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  • Writer's pictureLoren Javier

REVIEW REWIND: Cinderella (1950)

Photo: Disney

Continuing our viewing of the Disney animated feature films in order, we have entered the Silver Age with Cinderella (1950).

Cinderella is based on the classic fairy tale by Charles Perrault in which a young woman who is abused by her cruel stepmother and stepsisters suddenly finds her life changed when she meets her Fairy Godmother. I love the simplicity of that kind of storytelling.

Every so often, you have to take out one of these classic films to really remember what makes them a classic. It didn't take much for me to completely fall in love with this movie again. In this day when we tend to look less favorably on the older Disney Princess stories because of the damsel in distress themes, Cinderella is actually much more complex than we think. Yes, her problems change when she marries the prince (Spoilers. But, if you didn't know the ending of this, I don't know who you are), but she is a remarkably strong young woman to have taken this abuse by, instead, being kind. It is through this kindness that things happen for her. And, when her stepmother tries to mess things up for her at the end, it is Cinderella who comes up with her own creative solution to stick it to her horrid family.

Photo: Disney

The greatest thing in Cinderella are the wonderful Mary Blair inspired backgrounds and layouts. They convey such emotional depth with the change of a color or the use of a shadow or silhouette. It's just absolutely gorgeous and what I miss the most about 2D animation and this ability to play with the flatness of the layout against the more three dimensional characters. I would love to see a computer animated film with that much depth.

The animation is quite gorgeous in the film, particularly around Lady Tremaine who is a more subtle character. When she dictates a list of additional chores for Cinderella, she takes a moment to emphasize things (thanks to the amazing voice acting of Eleanor Audley). Her eyes pop every time she does, making her presence even more looming. To me, it helps build her as one of Disney's greatest villains.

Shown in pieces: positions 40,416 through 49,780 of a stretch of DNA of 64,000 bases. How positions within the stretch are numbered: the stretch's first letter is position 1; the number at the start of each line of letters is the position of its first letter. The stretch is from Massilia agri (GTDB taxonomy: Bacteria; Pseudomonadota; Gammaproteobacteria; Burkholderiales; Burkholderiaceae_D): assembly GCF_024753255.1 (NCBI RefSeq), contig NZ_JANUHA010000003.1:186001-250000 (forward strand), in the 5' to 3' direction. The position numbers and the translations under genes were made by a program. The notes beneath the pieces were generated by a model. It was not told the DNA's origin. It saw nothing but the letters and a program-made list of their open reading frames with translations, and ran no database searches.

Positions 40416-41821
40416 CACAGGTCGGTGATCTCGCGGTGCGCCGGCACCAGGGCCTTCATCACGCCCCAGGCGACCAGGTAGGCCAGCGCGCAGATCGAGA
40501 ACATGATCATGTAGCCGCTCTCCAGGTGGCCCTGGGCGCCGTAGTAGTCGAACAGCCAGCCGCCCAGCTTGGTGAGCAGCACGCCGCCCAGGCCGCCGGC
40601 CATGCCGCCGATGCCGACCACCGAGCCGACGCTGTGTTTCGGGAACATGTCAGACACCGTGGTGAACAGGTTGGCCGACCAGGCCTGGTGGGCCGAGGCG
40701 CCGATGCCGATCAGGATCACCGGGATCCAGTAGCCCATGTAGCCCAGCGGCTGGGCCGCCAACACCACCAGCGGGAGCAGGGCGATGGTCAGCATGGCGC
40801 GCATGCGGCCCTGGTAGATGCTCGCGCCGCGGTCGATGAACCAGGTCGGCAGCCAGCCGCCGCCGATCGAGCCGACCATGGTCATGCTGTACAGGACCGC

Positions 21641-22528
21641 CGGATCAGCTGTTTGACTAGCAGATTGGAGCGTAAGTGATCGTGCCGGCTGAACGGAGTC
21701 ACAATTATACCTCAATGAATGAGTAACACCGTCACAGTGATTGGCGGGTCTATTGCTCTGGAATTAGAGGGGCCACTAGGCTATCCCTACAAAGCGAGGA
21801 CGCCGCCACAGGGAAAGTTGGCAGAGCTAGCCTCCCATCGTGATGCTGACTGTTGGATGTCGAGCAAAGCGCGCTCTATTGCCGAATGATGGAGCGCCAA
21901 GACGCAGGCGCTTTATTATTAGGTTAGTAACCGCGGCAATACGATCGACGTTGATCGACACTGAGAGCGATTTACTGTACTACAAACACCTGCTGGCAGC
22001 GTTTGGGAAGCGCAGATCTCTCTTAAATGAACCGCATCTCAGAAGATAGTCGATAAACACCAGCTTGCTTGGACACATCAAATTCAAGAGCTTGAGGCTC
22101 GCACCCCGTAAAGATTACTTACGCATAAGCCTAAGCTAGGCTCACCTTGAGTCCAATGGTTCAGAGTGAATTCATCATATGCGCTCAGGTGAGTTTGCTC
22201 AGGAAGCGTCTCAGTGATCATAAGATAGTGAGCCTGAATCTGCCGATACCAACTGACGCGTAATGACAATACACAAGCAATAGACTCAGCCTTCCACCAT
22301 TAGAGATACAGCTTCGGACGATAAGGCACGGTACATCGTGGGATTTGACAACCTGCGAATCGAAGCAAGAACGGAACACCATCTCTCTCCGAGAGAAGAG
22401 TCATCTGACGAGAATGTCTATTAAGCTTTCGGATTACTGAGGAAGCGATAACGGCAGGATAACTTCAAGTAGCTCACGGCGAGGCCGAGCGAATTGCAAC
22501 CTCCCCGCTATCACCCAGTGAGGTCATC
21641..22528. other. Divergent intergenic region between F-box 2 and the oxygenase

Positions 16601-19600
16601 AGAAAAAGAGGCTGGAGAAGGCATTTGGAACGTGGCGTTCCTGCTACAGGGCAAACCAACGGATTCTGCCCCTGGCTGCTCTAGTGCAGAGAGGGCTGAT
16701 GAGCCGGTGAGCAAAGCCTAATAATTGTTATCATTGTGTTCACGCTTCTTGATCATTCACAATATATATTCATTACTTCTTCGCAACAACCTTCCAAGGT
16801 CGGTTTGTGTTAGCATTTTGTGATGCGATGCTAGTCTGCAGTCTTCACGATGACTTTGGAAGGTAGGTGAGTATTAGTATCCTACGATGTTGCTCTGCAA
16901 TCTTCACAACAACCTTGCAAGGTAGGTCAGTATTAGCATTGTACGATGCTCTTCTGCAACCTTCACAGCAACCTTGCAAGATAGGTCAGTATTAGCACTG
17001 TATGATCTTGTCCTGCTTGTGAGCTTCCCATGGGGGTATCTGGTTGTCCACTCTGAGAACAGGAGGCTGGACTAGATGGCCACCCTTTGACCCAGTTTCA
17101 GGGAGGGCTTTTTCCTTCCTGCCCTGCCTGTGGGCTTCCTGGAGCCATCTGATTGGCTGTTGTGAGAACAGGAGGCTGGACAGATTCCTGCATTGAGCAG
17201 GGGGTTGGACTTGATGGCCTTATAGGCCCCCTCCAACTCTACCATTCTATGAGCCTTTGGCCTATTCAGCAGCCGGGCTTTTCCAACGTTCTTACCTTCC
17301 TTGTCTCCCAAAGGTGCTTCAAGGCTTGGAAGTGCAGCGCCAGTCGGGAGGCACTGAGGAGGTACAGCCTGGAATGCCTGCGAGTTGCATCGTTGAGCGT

Photo: Disney

Another wonderful scene is the Fairy Godmother scene. When Cinderella runs out into the courtyard, we start seeing the ethereal light begin to congregate and it was an amazing touch to have her eventually materialize so that Cinderella is crying in her lap. It just gives m such chills to see how beautiful that moment is.

These scenes are all over the place and I could go on for hours describing them to you.

One last thing I want to talk about is the music. In my humble opinion, I think the music to this is among the best of Disney's princess films. "A Dream Is A Wish Your Heart Makes" has to be one of the great Disney songs bar none. Its amazing that the film did not come home with any Academy Awards. It is a shame for such a classic and beautiful film not to be honored at all. Regardless, it is one of Disney's masterpieces and a welcome return to the single narrative films after almost a decade of package films.

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